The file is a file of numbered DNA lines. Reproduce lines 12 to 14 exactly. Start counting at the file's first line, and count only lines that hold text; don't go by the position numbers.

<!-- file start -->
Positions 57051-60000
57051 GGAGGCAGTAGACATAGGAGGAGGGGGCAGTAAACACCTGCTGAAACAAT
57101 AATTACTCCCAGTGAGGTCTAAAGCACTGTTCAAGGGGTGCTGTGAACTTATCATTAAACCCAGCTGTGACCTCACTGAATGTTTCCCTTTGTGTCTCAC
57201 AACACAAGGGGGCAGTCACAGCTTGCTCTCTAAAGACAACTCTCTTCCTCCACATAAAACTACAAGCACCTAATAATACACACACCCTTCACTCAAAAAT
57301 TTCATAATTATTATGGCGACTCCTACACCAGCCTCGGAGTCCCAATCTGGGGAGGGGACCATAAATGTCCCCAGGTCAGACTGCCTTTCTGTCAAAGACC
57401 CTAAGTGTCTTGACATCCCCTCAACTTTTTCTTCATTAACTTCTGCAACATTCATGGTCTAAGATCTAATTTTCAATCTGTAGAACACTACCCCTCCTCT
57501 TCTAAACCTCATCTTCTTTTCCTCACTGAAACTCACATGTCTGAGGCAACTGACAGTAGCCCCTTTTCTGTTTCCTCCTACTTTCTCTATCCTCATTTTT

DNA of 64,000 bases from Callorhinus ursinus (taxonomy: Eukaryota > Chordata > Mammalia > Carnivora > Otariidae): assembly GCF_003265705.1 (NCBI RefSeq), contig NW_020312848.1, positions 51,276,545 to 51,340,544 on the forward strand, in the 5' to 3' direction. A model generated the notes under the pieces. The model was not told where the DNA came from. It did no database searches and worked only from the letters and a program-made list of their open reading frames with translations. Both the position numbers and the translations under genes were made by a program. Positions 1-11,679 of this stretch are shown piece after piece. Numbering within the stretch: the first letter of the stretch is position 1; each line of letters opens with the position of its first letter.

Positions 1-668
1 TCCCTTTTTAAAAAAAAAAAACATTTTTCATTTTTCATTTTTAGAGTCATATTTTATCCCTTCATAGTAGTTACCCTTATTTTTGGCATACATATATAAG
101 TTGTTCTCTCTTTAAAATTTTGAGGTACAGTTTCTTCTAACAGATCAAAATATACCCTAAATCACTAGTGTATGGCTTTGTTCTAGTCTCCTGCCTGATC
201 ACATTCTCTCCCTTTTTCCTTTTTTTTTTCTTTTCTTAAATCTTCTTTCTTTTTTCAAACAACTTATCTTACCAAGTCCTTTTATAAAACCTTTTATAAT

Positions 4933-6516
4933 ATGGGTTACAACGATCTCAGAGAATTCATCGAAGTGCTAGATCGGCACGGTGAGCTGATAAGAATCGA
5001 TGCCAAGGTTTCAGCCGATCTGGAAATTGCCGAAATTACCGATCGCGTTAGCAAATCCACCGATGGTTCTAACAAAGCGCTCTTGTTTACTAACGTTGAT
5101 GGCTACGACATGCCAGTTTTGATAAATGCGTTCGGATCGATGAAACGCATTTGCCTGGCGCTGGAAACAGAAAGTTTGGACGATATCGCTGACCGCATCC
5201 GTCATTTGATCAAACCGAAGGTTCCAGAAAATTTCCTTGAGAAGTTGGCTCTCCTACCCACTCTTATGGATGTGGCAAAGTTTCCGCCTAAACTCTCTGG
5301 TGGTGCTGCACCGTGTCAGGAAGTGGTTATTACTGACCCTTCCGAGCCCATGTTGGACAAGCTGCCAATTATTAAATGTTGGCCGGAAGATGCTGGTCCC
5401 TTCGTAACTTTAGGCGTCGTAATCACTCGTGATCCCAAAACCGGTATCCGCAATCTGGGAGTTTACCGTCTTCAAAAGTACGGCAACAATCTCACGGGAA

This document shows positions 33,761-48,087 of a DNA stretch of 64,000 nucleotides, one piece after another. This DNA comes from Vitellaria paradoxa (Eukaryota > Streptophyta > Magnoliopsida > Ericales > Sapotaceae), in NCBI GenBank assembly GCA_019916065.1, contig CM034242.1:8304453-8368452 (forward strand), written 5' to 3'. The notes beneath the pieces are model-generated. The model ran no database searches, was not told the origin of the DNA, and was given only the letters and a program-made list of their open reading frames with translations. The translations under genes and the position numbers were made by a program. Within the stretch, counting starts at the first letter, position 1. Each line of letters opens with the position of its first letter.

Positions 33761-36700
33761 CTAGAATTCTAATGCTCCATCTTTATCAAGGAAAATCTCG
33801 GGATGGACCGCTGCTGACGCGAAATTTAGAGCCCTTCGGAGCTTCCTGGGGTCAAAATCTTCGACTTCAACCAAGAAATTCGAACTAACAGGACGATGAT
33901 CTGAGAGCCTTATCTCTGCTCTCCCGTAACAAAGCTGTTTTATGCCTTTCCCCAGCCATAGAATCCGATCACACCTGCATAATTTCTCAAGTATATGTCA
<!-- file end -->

201 ACATTCTCTCCCTTTTTCCTTTTTTTTTTCTTTTCTTAAATCTTCTTTCTTTTTTCAAACAACTTATCTTACCAAGTCCTTTTATAAAACCTTTTATAAT

Positions 4933-6516
4933 ATGGGTTACAACGATCTCAGAGAATTCATCGAAGTGCTAGATCGGCACGGTGAGCTGATAAGAATCGA